After arrests, protests continue outside Republican National Convention
Despite police making 17 arrests outside Quicken Loans Arena on Wednesday afternoon, peaceful and at times eccentric protests continued in Cleveland's nearby Public Square.
Police say members of the Revolutionary Communist Party attempted to burn an American flag outside the arena where the Republican National Convention is taking place. Officers extinguished the flames and dispersed protesters and reporters in the area.
Charges against those involved included felonious assault on a police officer, failure to disperse and resisting arrest. Two officers were assaulted and sustained minor injuries.
Within a half hour, the Public Square a few blocks away where protesters had congregated largely returned to normal. In the hours that followed, a woman performed an interpretive dance with a red scarf that appeared to represent blood and a troupe of actors put on a musical interpretation of “Trump the Clown” taking control of the Republican Party.
A large contingent of police officers kept a group of anti-gay protesters separated from a liberal group for more than an hour.
Several witnesses who were in the square at the time of the flag-burning were unaware of exactly what had happened.
“It sort of fizzled, as the saying goes,” a Donald Trump supporter named Gahan said of the burning attempt.
Gahan, who carried a “Teamsters for Trump” sign, was adamant that he was not a protester, but rather a “volunteer” standing up for Trump.
He said he has had good discussions throughout the week with anti-Trump protesters.
“To the extent that people are willing to talk about issues, it was fruitful,” he said.
A younger protester named Lawrence who wore a Trump flag like a cape also said he had good debates with Trump’s critics, but he also indicated some conflict.
“Some f***ing commie tried to spit on me earlier. Of course they missed because they’re completely incompetent,” Lawrence said.
Others were finding success with bipartisan messages.
Suzie, a Code Pink member from Kansas, plans to bring her anti-war message to Philadelphia for the Democratic National Convention next week as well. On Wednesday, she carried a banner stating, “I refuse to surrender my personal liberty to anyone.”
“You can’t argue against it,” she said. “‘Please take my liberties away from me,’ right?”
She refuses to support Trump or Clinton, listing concerns about their intelligence and honesty.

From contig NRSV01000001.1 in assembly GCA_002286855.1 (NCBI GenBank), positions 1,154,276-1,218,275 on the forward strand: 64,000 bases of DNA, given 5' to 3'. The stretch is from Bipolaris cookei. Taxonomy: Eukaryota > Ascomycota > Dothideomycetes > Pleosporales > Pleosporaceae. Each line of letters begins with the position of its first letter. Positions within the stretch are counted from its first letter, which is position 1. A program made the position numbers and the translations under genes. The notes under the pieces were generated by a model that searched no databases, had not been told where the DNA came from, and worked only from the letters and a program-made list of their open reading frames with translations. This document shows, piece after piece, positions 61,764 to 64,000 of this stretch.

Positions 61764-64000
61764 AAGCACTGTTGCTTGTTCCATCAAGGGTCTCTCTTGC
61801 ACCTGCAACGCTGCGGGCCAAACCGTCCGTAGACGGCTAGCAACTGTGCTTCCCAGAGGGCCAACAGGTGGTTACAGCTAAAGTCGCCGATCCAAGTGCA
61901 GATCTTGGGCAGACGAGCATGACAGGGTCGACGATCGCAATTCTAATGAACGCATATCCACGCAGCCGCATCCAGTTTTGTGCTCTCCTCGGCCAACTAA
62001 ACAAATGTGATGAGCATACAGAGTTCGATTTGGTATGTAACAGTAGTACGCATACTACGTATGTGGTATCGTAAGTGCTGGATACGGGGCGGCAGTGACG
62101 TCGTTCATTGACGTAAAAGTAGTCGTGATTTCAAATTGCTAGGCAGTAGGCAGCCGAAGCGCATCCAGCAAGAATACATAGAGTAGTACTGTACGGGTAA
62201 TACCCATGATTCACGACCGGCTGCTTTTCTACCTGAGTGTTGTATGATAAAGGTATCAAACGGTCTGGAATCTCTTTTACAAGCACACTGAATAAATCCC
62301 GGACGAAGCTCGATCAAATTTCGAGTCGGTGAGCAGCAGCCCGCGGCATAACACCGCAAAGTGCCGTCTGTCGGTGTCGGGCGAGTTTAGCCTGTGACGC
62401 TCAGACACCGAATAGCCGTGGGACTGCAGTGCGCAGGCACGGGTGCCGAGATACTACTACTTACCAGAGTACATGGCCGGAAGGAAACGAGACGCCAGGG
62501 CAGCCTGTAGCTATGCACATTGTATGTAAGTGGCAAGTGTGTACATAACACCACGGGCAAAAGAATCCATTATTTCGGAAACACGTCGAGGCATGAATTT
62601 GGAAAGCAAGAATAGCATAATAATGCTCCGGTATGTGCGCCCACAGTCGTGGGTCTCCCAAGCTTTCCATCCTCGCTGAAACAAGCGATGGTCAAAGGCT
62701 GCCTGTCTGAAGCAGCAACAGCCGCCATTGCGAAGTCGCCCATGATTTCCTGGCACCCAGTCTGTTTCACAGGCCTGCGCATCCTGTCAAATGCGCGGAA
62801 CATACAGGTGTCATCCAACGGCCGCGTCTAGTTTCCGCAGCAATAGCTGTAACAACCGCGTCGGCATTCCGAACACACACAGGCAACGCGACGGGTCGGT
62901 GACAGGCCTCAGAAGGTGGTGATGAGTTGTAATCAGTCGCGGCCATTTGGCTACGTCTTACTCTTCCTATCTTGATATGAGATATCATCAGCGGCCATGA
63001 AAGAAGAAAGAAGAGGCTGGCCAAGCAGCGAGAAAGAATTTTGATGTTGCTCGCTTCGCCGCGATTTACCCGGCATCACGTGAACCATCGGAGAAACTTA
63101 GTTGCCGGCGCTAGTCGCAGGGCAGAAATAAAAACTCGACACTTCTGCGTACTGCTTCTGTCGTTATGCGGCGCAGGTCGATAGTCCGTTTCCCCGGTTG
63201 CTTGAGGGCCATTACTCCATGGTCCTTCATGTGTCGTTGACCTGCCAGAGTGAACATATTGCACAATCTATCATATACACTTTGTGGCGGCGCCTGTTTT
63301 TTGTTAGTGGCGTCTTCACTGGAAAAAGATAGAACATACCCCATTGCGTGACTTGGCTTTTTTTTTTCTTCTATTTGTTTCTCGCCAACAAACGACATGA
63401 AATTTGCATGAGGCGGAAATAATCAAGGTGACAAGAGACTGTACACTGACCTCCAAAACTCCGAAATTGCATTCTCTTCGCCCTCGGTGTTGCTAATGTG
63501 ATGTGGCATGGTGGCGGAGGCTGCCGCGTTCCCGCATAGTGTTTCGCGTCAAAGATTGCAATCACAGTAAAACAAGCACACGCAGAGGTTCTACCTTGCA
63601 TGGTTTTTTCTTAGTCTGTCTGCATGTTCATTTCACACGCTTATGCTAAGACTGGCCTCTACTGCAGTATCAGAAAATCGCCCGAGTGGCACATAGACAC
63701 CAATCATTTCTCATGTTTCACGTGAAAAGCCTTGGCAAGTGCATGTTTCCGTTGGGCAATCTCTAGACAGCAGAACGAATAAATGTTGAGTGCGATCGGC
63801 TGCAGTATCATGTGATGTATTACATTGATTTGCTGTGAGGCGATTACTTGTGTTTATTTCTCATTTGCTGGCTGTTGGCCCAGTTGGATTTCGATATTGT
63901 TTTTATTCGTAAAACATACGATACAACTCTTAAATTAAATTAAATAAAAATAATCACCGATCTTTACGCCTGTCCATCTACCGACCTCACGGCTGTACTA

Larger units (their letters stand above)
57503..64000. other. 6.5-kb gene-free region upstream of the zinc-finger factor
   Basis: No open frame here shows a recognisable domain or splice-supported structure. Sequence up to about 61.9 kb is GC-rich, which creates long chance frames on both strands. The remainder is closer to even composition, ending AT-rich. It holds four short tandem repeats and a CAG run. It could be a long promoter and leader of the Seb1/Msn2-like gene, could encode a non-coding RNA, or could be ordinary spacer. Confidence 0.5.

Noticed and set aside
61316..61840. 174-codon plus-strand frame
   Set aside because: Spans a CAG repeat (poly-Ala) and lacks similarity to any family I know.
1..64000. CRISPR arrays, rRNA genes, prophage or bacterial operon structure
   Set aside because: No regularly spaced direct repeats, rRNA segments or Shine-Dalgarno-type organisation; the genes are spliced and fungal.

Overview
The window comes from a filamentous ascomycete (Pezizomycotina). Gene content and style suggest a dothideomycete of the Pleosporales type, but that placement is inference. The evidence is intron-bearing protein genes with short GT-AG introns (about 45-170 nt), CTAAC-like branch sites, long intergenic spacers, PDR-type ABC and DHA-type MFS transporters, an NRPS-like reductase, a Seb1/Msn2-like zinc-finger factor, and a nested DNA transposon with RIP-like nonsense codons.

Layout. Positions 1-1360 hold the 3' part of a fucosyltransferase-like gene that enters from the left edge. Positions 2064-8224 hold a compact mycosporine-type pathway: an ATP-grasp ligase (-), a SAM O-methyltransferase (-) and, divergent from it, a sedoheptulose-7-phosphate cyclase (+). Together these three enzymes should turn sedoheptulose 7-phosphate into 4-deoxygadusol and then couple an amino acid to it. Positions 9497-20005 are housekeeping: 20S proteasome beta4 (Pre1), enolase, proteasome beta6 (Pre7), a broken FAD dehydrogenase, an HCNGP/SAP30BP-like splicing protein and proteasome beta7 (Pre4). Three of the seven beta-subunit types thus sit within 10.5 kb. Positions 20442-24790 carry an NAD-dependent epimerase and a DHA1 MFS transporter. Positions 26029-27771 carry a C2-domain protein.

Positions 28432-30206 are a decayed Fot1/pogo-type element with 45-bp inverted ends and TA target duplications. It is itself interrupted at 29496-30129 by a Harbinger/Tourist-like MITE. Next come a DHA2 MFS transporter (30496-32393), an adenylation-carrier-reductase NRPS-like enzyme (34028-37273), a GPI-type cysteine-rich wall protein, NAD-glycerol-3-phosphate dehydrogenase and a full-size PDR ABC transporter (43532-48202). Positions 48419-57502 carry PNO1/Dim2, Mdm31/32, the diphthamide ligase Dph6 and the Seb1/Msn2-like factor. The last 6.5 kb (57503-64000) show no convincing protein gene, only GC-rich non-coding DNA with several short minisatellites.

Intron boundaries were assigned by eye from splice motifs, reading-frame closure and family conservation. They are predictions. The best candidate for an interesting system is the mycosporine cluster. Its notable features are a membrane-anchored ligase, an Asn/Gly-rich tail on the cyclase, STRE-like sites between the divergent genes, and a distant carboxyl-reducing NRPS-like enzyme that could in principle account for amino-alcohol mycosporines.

“He’s kind of a buffoon,” she said of Trump. “He’s kind of a clown guy.”
Her biggest concern with Clinton was her use of a private server for email when she was secretary of state.
“The excuse [FBI Director James] Comey gave was that it was stupid, and we don’t want that, a stupid president, right?”
She plans to write in Sen. Bernie Sanders, I-Vt., and hopes the Democratic Party will continue to pursue his vision in the future.
“At the very least, Bernie Sanders opened a lot of eyes to the way things could be and should be.”
Sean Burke, founder of an organization called Reset Our Gov, held a chart illustrating the ballooning federal debt. He has been driving around the country throughout the primaries in a mobile home emblazoned with his logo and message.
Burke said he grew extremely concerned with the federal debt about four years ago and thought long and hard about what the average citizen could do about it. The idea he settled on is what he called “the reset button,” essentially electing entirely new political leadership.
“It’s peaceful overthrow your government,” he said. “It’s not armed. You vote them out.”
He said people have been receptive throughout his road trip, because they share his fears about the debt’s impact on the economy and want to do something.
“To me, this is how our country goes down,” he warned, if the debt is not addressed. “Nice and slow, one day.”
He is not endorsing any specific policy prescriptions for the issue though, other than balancing the budget in some way.
“I don’t have all the answers,” he said, “but that’s what our elected officials are supposed to do.”
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A small group of Revolutionary Communist Party protesters returned around 5:30 p.m. Eastern time, marching around the square and chanting “America was never great."
They eventually blocked traffic on a street south of the square, surrounded by a large number of officers on foot and on bikes. Police moved in on them at one point, forcing the remainder of the group onto the sidewalk, where they continued their protest.
The protesters were greatly outnumbered by media and onlookers with cameras.
Police noted at a press briefing later in the night that the “massive media presence” is making it difficult for officers to police the demonstrations.